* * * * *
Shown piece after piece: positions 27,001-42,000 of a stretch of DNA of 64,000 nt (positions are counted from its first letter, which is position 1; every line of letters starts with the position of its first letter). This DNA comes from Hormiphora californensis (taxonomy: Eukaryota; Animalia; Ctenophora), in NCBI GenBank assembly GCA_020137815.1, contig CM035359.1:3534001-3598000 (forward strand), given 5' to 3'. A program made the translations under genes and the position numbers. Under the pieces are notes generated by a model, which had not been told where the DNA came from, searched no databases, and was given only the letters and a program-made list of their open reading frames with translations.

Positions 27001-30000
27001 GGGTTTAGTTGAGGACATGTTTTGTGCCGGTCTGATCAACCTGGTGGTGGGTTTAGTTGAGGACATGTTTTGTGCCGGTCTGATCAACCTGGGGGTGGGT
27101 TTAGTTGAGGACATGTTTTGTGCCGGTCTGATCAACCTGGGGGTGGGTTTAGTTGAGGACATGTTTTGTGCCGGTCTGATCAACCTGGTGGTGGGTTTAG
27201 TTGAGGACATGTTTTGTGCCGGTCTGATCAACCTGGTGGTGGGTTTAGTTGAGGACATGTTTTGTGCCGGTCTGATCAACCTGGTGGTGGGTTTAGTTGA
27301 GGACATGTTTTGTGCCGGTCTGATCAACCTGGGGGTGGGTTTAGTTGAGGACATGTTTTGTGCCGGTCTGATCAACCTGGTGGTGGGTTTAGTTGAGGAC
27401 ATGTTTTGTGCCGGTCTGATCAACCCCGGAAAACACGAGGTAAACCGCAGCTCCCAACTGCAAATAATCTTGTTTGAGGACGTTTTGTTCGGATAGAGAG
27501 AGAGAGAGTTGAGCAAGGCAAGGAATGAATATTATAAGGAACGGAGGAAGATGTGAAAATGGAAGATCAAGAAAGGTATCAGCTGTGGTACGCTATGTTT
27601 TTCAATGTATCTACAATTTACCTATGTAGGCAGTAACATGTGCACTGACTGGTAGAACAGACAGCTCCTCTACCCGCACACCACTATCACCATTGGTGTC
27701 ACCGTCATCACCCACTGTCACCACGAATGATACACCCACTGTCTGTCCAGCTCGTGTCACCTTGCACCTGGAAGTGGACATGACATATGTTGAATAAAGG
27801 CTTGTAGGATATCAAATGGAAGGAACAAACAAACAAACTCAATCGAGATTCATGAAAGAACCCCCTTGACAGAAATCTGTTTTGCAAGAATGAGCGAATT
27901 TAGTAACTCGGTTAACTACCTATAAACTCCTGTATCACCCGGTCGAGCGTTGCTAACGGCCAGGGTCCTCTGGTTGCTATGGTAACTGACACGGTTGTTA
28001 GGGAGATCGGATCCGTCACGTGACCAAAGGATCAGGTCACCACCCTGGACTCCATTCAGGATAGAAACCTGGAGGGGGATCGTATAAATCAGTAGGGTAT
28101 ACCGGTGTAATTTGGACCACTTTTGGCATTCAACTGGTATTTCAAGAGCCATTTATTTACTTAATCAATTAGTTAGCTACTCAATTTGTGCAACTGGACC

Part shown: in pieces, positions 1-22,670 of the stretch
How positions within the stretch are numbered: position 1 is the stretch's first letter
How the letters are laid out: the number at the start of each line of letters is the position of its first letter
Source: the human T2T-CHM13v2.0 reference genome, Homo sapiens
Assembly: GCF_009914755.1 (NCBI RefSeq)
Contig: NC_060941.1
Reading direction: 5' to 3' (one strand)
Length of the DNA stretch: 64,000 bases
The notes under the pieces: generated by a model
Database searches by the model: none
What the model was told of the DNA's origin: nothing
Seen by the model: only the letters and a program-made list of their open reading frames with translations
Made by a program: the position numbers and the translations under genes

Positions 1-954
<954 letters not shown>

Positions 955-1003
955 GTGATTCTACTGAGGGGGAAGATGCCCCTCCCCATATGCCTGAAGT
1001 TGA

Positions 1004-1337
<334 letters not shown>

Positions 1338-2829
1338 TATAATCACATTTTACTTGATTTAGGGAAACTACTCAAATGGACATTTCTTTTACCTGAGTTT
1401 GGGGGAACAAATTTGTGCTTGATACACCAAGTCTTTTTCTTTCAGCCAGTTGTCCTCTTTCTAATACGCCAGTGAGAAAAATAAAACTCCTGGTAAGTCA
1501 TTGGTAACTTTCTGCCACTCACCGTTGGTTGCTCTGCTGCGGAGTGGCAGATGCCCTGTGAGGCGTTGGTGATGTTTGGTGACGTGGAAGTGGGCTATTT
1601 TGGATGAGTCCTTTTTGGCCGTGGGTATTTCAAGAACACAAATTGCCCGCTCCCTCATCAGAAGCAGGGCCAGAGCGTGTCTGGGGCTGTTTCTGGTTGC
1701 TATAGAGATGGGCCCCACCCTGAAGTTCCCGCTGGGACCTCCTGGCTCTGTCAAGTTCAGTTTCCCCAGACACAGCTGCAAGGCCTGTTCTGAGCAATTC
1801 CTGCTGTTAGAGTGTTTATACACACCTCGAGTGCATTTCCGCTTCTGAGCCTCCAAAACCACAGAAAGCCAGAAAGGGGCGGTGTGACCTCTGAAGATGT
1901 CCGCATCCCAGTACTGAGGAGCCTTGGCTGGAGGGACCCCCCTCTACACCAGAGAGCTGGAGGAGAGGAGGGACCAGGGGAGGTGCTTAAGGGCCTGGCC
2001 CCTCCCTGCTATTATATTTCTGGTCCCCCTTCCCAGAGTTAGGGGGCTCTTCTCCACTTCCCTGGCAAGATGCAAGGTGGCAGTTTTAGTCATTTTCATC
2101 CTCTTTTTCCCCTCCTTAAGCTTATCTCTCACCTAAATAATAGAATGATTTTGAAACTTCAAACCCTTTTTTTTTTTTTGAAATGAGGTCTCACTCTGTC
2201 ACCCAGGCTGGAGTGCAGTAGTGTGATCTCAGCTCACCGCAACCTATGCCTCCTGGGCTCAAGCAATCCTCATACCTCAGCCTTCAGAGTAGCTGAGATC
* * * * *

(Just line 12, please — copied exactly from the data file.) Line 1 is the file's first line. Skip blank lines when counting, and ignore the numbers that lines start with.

27901 TAGTAACTCGGTTAACTACCTATAAACTCCTGTATCACCCGGTCGAGCGTTGCTAACGGCCAGGGTCCTCTGGTTGCTATGGTAACTGACACGGTTGTTA